Clippers forward Blake Griffin dunks over a car after receiving a pass from… (Mark Ralston / EPA )
You think you were surprised by Blake Griffin's Saturday night hood wink?
Donald Sterling purposely wasn't told until Friday.
"Yeah, I waited to tell my owner until the night before," admitted Clippers President Andy Roeser on Tuesday. "I just thought it was best to not worry him."
What exactly did you tell him?
"I told him that Blake Griffin was going to dunk over a car, and that I had seen him do it six straight times in rehearsal, and it wasn't going to be problem," recalled Roeser.
How exactly did Sterling respond?
"He said, 'You better be right.' "
It is the dunk contest that keeps soaring and slamming, four days now and counting, everyone still talking about Saturday's All-Star spectacular, with the critical eyes now directed at Griffin's employers.
Some folks are asking, how could the Clippers allow their best asset to take a flying leap and risk career-ending injury for the sake of a silly dunk contest? Yet others are asking, how could they not?
I'm one of the others. I thought the Clippers played it perfectly, allowing their best player to stretch his young imagination while quietly ensuring that he didn't reach too far, showing respect while gaining it in return.
You want to build organizational loyalty and plant the seeds for future commitments that would keep a young star from eventually jumping your team?
Nod your head when he says he wants to jump a car.
"My initial reaction was, 'Gee, I don't think that's such a good idea," said Roeser, who first heard about the plan last month. "But then Blake got the message to us that we shouldn't worry about it and, at the end of the day, because he's already done so many unbelievable things for us, we trusted that he could do one more."
They trusted him, but they also trusted their eyes, so Roeser made a special trip to Staples Center late Thursday to witness Griffin's one and only dunk rehearsal.
"By that time, I had gone from worry to intellectual curiosity," Roeser said. "I was like, 'You know, I really want to see this.' "
While Griffin never officially asked permission, the Clippers could have stopped him, and certainly would have done so if Roeser saw something that worried him. He knew that one stumble and his most valuable asset could crumble like so many past Clippers assets. But he had also spent the first half of the season watching Griffin leap over 7-feet men.
"At some point, if we thought it was dangerous, we could have certainly put the kibosh on it," said Roeser. "But we took Blake at his word."
By the time Griffin lined up for his Thursday night dunk, he had already picked the car — a 2011 Kia Optima — based on its hood measurements. The angle of the car and the width of the hood actually made the leap the easiest part of the trick.
"The only issue, really, was if Baron could get him the ball in the right spot," said Roeser. "Many of the dunks he had already done this season were twice as hard as this one."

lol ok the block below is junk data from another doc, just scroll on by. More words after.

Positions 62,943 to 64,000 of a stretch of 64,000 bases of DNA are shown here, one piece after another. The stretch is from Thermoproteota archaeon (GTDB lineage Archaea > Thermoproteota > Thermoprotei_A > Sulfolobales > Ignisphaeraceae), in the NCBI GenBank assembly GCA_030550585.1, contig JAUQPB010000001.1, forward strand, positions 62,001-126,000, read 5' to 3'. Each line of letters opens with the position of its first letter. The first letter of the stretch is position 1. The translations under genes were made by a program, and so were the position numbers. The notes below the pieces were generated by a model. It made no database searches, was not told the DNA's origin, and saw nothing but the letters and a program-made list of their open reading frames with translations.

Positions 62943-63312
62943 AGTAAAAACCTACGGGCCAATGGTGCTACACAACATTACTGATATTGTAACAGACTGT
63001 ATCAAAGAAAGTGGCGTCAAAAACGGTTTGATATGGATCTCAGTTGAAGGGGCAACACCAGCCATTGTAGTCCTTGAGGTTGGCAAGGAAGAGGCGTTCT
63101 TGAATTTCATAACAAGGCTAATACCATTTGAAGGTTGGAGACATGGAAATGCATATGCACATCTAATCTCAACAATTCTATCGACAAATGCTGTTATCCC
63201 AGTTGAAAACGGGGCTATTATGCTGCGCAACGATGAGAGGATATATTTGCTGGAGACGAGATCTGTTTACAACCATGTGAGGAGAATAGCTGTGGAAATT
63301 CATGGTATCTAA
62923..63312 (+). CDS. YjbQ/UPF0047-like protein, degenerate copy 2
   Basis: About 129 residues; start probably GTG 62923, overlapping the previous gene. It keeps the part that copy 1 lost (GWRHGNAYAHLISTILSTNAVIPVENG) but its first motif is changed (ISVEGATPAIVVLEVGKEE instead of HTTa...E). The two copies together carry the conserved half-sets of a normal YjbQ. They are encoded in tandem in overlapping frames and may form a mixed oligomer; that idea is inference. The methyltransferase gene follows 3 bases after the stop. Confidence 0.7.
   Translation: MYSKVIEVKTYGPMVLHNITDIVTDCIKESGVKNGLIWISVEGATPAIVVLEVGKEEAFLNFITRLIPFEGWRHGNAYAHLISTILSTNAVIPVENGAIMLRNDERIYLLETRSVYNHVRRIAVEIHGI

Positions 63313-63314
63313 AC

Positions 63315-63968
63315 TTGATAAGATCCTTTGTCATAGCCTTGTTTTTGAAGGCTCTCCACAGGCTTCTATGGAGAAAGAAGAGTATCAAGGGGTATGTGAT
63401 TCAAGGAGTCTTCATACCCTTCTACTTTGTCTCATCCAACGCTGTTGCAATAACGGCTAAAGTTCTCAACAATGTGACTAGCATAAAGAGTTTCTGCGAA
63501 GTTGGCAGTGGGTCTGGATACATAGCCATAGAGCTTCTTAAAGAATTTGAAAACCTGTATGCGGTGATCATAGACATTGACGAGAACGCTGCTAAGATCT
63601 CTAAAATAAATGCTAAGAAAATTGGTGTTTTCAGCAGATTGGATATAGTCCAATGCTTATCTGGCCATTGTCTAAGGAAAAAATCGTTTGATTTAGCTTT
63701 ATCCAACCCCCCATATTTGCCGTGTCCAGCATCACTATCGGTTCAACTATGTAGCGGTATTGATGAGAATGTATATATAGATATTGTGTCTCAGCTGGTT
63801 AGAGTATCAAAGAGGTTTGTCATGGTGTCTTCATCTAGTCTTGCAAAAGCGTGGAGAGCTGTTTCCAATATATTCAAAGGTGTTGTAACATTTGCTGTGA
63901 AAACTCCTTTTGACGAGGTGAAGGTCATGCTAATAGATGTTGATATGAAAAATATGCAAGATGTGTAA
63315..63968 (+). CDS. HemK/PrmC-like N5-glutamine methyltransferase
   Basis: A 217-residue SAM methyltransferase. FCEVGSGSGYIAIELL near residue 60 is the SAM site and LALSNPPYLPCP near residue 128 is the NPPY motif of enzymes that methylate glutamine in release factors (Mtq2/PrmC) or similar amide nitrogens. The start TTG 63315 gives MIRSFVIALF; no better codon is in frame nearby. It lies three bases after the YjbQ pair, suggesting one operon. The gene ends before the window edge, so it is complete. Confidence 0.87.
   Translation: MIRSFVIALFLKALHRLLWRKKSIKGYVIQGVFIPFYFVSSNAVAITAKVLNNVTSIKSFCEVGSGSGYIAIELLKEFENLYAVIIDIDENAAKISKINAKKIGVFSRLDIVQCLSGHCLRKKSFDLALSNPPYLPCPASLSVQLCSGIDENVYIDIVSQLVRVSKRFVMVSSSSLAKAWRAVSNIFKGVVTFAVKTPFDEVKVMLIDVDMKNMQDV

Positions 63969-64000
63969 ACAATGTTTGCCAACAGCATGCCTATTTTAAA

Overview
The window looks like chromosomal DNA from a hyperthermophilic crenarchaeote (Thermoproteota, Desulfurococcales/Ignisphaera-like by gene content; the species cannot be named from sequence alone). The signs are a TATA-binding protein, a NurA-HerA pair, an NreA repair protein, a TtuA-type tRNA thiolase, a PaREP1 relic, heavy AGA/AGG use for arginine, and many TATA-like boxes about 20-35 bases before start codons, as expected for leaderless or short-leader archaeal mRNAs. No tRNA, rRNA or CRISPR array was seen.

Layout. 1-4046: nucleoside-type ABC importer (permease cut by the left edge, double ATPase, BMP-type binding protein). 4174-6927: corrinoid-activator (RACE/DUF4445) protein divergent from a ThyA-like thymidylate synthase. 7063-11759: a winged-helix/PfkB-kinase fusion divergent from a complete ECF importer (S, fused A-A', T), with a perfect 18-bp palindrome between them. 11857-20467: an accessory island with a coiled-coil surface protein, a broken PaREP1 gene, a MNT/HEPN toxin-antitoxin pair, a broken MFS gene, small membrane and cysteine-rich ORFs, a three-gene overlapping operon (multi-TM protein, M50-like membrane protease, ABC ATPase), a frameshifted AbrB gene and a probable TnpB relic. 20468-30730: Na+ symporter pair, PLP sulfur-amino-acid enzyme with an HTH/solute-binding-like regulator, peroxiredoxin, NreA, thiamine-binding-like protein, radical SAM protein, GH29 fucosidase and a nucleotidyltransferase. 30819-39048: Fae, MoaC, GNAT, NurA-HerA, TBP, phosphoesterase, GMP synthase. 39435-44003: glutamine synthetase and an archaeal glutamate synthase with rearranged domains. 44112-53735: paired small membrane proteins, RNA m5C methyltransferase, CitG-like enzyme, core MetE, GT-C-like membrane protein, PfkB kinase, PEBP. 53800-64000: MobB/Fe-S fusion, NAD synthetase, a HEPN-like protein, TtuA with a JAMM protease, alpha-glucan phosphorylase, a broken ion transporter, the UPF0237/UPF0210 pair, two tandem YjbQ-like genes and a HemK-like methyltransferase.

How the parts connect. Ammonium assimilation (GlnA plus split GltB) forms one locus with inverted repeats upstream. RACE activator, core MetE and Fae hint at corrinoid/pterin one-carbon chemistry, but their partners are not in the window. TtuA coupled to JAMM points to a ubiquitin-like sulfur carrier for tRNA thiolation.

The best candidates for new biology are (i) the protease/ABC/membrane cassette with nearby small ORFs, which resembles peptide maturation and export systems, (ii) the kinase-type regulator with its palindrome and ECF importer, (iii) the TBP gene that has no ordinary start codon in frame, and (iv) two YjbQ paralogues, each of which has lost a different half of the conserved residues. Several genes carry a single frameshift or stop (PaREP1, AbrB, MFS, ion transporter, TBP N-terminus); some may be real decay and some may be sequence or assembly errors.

Griffin successfully completed the first rehearsal dunk. And the second. And the third. By the end of the night, he had done it six times, and the Clippers were satisfied.
"I went home that night knowing two things," said Roeser. "I knew we didn't have anything to worry about. And I knew he was going to win the dunk contest."
Indeed, despite the incredible dunks that proceeded Griffin's auto ascent, the car trumped all. Only JaVale McGee's final dunk remained, and the only way the Washington Wizard could win would be to stand at midcourt and majestically announce, "Leave the car there!"
"I don't want to say Blake was exactly Superman," said Jaymee Messler, marketing vice president for Griffin's team at Excel Sports Management. "But it really was a superhero kind of thing."
Since then, all kinds of kryptonite has been thrown down, beginning with the contention from someone on Twitter that Griffin stole his exact idea for the dunk. Griffin's representative, however, claimed he conjured up the dunk one month before requesting fan suggestions.
"That whole thing is ridiculous," said Messler.
Demar DeRozan then jammed into the fray Tuesday when the Toronto Raptor complained that he was unfairly eliminated from the dunk contest because he didn't use props.
"I felt like the [props] take away from your dunk more than anything," DeRozan told reporters. "If there was a dunk contest next year, maybe I'd do it, but not a prop dunk contest."
DeRozan said that in this new contest culture, "I could see somebody bringing a giraffe to jump over, or something like that."
One can only hope. This was the best dunk contest ever, and if you don't believe me, check the television ratings, which were an all-time high for the 26-year-old event, the 8.1 million viewers eclipsing the previous high by 29%.
We know guys can dunk. We've seen every imaginable dunk during every imaginable game. A dunking contest without props is as predictable and boring as the Washington Generals. Saturday's dunk contest was purely delicious Harlem Globetrotter.
For Roeser and the Clippers, it was also their biggest victory in many seasons in terms of national perception and league respect. How many more free agents do you think would want to come here and play with the superhero now?
Blake Griffin took the leap, but he wasn't the only one, and four days later, he and the Clippers are flying still.